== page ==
A disaggregated approach is preferable. If storage is not directly connected to servers running Kubernetes apps, it is possible to achieve dynamic, independent scaling of computing and storage. With this approach, storage will always be available to the Kubernetes app in the right proportion and with the right performance characteristics.
Disaggregated storage also results in the ability of the Kubernetes app to access data from anywhere. The app and storage become portable, in effect. This is beneficial because Kubernetes apps may run and move across different servers. Data has to be accessible across all these places. Some architects solve this problem by placing storage in a cluster.
Benefits of NVMe-oF Over TCP/IP for Cloud-Native Applications
NVMe-oF over TCP/IP offers several benefits for cloud-native applications beyond great accessibility, lower overhead costs, and reduced complexity. It provides virtualized and centralized storage pools that can act as local flash storage. With this approach, NVMe-oF over TCP/IP means accelerated application performance, coupled with easy and efficient scaling.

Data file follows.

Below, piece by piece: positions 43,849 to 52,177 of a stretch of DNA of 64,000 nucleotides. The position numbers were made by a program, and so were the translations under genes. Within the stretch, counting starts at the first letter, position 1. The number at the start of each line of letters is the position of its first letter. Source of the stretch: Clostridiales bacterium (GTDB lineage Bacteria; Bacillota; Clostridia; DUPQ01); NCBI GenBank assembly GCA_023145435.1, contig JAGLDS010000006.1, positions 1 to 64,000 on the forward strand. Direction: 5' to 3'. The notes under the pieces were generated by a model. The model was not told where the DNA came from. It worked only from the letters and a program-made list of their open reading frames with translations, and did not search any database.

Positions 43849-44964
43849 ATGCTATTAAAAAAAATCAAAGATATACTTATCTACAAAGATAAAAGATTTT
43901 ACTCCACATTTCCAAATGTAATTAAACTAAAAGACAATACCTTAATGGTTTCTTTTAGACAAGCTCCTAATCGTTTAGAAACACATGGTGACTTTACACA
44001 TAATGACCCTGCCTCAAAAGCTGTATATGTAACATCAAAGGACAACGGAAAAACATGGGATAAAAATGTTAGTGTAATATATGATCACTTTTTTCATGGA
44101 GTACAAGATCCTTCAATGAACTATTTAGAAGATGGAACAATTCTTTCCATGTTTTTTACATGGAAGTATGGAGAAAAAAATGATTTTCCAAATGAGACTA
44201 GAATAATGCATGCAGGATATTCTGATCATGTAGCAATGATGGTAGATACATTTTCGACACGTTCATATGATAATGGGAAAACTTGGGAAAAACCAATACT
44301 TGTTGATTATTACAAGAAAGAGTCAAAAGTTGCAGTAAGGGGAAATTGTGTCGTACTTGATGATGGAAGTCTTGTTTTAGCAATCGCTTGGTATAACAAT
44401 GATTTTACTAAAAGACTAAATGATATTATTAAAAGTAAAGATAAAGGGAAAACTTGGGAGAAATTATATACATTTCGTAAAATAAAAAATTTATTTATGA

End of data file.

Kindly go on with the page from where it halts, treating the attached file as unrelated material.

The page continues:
For Kubernetes apps, the right NVMe-oF over TCP/IP implementation can deliver the performance of DAS but through a clustered storage solution with the convenience and ubiquity of Ethernet networking. Ethernet is already present in every IT environment, so it’s easy to deploy a portable storage cluster.
NVMe emerges as the best storage medium for cloud-native applications. It serves the performance needs of Kubernetes apps and comparable cloud-native software. Out of NVMe transport options, NVMe-oF over TCP/IP presents the best mix of qualities for cloud-native workloads. It enables high-performing storage at lower levels of cost and complexity compared to NVMe-oF over RDMA or fibre channels.
Published at DZone with permission of Carol Platz. See the original article here.